I’m a simple gal, I see this on Twitter and immediately add the book to my TBR: “if you want a jazz age murder mystery starring a tiny, tired lesbian, look no further than DEAD DEAD GIRLS.” And let me tell you: this debut historical mystery did not disappoint! With an amazing atmosphere, complex characters, and engaging plot, I devoured this book in two sittings and can’t wait for Louise’s next adventure.
About Dead Dead Girls
Publisher: Berkley Books | Release Date: June 1, 2021 | Pages: 336
Age Range: Adult | Genre: Historical Mystery | Format: eBook | Source: Netgalley
Harlem, 1926. Young black girls like Louise Lloyd are ending up dead.
Following a harrowing kidnapping ordeal when she was in her teens, Louise is doing everything she can to maintain a normal life. She’s succeeding, too. She spends her days working at Maggie’s Café and her nights at the Zodiac, Manhattan’s hottest speakeasy. Louise’s friends might say she’s running from her past and the notoriety that still stalks her, but don’t tell her that.
When a girl turns up dead in front of the café, Louise is forced to confront something she’s been trying to ignore–several local black girls have been murdered over the past few weeks. After an altercation with a local police officer gets her arrested, Louise is given an ultimatum: She can either help solve the case or let a judge make an example of her.
Louise has no choice but to take the case and soon finds herself toe-to-toe with a murderous mastermind. She’ll have to tackle her own fears and the prejudices of New York City society if she wants to catch a killer and save her own life in the process.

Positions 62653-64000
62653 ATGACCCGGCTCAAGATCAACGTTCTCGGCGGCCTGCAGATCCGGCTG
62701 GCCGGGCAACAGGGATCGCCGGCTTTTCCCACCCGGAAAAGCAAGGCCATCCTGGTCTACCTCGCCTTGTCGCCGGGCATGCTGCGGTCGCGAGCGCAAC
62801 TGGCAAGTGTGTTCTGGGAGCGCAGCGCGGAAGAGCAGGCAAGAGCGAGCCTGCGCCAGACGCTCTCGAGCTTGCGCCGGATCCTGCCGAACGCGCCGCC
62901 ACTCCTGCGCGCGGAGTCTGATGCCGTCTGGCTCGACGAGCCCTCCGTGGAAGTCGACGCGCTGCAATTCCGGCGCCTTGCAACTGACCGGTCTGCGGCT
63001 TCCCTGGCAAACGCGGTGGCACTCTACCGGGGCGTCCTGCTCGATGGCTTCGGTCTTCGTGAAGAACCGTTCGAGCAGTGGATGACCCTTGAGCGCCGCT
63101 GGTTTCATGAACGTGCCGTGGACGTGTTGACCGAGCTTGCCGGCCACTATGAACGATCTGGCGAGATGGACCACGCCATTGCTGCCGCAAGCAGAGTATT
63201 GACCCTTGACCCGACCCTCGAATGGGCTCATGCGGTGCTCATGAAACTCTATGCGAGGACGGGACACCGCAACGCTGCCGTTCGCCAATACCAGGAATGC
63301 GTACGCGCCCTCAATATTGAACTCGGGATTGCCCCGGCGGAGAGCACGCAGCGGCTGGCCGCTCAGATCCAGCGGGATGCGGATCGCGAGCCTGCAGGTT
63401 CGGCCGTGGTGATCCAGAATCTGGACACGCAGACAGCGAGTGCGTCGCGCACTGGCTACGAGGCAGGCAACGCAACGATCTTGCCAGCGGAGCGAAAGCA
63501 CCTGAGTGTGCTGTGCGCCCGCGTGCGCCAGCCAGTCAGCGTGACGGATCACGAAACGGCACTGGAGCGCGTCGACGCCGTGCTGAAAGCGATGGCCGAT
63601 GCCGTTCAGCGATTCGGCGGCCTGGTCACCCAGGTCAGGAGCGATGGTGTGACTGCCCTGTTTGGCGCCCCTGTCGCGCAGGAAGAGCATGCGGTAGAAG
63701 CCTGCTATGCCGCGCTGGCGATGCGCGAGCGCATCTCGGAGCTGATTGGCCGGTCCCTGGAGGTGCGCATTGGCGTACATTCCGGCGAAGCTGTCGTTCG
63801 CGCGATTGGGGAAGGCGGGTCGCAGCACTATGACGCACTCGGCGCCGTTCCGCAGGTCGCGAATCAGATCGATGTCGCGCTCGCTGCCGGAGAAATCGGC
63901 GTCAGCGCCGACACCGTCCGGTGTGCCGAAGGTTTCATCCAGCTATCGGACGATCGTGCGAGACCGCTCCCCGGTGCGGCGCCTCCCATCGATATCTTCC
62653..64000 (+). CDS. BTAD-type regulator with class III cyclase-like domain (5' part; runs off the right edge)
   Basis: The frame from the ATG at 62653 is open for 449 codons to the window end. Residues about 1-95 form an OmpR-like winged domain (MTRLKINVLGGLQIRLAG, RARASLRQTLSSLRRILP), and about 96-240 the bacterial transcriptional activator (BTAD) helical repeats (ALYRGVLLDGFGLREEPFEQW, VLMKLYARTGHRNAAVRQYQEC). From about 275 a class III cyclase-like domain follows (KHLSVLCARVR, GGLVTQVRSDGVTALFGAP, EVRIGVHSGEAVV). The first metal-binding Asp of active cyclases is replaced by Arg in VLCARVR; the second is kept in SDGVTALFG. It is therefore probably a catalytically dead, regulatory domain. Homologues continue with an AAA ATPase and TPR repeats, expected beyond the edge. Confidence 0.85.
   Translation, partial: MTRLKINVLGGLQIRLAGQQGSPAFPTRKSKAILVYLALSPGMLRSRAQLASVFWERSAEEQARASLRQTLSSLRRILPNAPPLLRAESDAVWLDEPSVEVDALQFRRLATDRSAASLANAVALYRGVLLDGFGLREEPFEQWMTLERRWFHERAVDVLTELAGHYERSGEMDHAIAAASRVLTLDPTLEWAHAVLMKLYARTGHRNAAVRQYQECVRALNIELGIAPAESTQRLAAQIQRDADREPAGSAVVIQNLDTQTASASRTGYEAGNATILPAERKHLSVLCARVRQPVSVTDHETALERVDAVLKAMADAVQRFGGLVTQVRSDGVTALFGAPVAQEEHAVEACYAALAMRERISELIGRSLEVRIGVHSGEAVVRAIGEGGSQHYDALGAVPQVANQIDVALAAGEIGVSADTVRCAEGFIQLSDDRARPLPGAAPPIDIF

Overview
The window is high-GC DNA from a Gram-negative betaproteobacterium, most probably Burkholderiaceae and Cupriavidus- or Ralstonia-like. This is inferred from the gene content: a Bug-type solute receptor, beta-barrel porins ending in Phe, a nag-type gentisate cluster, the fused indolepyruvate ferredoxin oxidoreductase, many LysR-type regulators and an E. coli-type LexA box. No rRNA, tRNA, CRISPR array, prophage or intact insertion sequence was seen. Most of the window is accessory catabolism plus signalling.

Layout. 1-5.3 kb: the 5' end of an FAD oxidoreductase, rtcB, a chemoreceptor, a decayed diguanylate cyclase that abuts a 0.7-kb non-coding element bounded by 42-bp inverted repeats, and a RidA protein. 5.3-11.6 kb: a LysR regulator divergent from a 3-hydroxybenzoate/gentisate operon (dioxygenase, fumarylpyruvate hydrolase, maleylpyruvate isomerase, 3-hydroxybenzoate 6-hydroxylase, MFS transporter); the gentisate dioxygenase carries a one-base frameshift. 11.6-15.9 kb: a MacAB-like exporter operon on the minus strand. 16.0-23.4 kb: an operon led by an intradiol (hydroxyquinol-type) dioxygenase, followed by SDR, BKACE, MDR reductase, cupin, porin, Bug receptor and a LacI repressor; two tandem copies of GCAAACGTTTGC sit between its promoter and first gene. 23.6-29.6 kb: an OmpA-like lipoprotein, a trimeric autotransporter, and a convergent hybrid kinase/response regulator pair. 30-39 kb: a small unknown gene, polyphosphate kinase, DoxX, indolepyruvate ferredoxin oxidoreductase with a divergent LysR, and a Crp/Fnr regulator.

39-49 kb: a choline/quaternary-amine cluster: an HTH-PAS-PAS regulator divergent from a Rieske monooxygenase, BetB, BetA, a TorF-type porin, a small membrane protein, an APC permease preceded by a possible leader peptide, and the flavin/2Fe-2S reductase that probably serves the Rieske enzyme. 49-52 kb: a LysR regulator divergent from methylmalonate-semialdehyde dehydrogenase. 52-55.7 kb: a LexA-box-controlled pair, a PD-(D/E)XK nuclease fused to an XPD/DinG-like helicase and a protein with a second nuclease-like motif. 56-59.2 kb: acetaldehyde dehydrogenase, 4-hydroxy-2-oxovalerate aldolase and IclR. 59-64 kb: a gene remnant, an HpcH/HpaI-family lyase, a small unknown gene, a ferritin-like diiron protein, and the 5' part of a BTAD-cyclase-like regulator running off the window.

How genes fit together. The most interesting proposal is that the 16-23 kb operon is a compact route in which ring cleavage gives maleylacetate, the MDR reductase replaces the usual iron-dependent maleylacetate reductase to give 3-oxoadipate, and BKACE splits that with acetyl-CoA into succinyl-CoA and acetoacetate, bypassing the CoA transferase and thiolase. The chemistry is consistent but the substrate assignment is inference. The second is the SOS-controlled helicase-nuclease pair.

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Black main character, lgbtqiap+, racially diverse cast, sapphic romance
attempted rape, depictions of grief, loss of a loved one, murder, racism, sexism, use of n-word, victim blaming
My Review for Dead Dead Girls
“Secrets were made and kept at the Zodiac. It was a place where men could dance with men, and women could dance with women.”
Instantly gripping with a sense of unease creeping from the narrative, I was transported to Jazz Age New York City. Let’s set the scene for Dead Dead Girls with some Jazz ! I loved how the reader is introduced to Louise in the “present time” of 1926 on the dance floor of a Prohibition era club: the freedom and excitement of expressing herself dances on the page. The Zodiac is where she can be herself and dance with her partner Rosa.
“On nights like tonight, everything fell into place, and ‘good’ wasn’t even the best word to describe it. ‘Magical,’ maybe. The way the room vibrated with anticipation as the band struck up, and she was whirled onto the dance floor — it always elicited the same feeling.”
Diminutive in stature but not in personality, Louise is a main character you can’t help but root for. A survivor of kidnapping ten years prior, she lives a happy and ‘simple’ life as a waitress and tries to move past her notoriety. But when Black girls turn up dead, the police “ask” (aka force) Louise to help them solve the crimes because she can go where the white cops can’t. This is the last thing she wants, but she feels a responsibility to her community to do what she can… and it’s quickly obvious that the police haven’t been doing much in their investigation. She fights for Black girls who the system seems to not care about and I like how she challenges white apathy.